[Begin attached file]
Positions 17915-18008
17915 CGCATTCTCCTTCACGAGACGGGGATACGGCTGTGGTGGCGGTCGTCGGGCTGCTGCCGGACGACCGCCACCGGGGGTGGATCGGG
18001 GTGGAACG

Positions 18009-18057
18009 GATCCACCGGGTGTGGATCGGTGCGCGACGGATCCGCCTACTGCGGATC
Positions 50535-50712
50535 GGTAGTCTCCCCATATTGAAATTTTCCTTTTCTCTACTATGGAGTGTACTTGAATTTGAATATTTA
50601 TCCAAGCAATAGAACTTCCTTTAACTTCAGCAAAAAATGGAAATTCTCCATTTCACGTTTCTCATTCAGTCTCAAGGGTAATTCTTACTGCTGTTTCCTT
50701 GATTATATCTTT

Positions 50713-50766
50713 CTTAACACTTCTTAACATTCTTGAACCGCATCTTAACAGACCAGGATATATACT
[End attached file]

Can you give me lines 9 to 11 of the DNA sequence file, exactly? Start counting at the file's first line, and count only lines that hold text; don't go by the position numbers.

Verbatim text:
50701 GATTATATCTTT

Positions 50713-50766
50713 CTTAACACTTCTTAACATTCTTGAACCGCATCTTAACAGACCAGGATATATACT